Dr. Carrick Detweiler is an Associate Professor in the Computer Science and Engineering department at the University of Nebraska-Lincoln. He co-directs and co-founded the Nebraska Intelligent MoBile Unmanned Systems (NIMBUS) Lab at UNL. His research focuses on improving the robustness and safety of aerial robots and sensor systems operating in the wild. Carrick obtained his B.A. in 2004 from Middlebury College and his Ph.D. in 2010 from MIT CSAIL. He is a Faculty Fellow at the Robert B. Daugherty Water for Food Institute at UNL and recently received the 2016 College of Engineering Edgerton Innovation Award. He is currently leading NSF and USDA projects focused on developing the systems and software to enable interactions of UAVs with water, fire, and crops. In addition to research activities, Carrick actively promotes the use of robotics in the arts through workshops and collaborations with the international dance companies Pilobolus and STREB.
Faculty Host: Stephen Nuske
Mobile robots are increasingly being deployed in the real world in response to a heightened demand for applications such as transportation, delivery and inspection. The motion planning systems for these robots are expected to have consistent performance across the wide range of scenarios that they encounter. While state-of-the art planners can be adapted to solve these real-time kinodynamic planning problems, their performance varies vastly across diverse scenarios. This thesis proposes that the motion planner for a mobile robot must adapt its search strategy to the distribution over planning problems that the robot encounters.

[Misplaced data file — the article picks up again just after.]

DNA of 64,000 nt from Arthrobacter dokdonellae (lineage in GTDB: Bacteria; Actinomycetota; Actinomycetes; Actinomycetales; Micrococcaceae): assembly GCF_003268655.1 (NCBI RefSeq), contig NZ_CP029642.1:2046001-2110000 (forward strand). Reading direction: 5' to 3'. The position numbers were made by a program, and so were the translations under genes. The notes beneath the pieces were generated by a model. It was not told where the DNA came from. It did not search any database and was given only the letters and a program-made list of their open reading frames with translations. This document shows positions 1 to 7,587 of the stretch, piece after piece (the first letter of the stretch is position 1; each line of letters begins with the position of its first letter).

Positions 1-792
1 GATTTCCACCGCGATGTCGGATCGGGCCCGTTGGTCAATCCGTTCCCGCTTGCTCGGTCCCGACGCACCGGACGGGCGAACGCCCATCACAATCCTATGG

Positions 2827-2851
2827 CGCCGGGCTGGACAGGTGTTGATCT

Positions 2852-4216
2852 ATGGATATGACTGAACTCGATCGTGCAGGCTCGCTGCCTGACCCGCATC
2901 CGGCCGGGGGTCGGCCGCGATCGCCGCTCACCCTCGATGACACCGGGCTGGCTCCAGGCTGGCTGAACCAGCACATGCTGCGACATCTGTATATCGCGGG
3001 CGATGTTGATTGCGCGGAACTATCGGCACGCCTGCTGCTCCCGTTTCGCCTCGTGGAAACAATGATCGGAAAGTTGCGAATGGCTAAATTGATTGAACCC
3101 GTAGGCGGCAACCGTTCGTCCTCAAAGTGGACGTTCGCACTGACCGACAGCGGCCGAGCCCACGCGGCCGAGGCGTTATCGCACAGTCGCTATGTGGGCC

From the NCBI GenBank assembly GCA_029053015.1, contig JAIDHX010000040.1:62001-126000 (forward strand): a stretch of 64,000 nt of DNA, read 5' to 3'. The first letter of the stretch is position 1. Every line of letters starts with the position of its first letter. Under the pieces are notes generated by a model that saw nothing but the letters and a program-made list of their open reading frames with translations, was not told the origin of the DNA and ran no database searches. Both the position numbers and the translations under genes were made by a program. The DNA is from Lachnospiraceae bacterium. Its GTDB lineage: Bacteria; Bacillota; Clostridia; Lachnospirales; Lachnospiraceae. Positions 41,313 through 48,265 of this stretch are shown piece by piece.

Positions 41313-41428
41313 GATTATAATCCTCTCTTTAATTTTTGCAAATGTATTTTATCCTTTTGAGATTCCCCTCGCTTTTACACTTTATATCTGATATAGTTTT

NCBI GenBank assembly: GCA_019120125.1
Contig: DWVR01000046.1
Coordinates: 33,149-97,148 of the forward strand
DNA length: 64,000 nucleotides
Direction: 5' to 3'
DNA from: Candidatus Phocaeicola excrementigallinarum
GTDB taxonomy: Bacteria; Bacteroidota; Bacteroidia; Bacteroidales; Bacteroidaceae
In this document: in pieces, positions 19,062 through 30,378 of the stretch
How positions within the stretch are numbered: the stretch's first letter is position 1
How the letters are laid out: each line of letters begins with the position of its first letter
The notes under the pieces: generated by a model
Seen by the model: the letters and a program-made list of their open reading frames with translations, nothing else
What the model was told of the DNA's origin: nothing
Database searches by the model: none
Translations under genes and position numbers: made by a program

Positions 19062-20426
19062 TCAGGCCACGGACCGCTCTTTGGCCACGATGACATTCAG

We address three principal challenges of this problem. Firstly, we show that even when the planning problem distribution is fixed, designing a non-adaptive planner can be challenging due to the unpredictability of its performance. We discuss how to alleviate this issue by leveraging a diverse ensemble of planners. Secondly, when the distribution is varying, we require a meta-planner that can use context to automatically select an ensemble from a library of black-box planners. We show both theoretically and empirically that greedily training a list of predictors to focus on failure cases leads to an effective meta-planner. Finally, in the interest of computational efficiency, we want a white-box planner that adapts its search strategy during a planning cycle. We show how such a strategy can be trained efficiently in a data-driven imitation learning framework.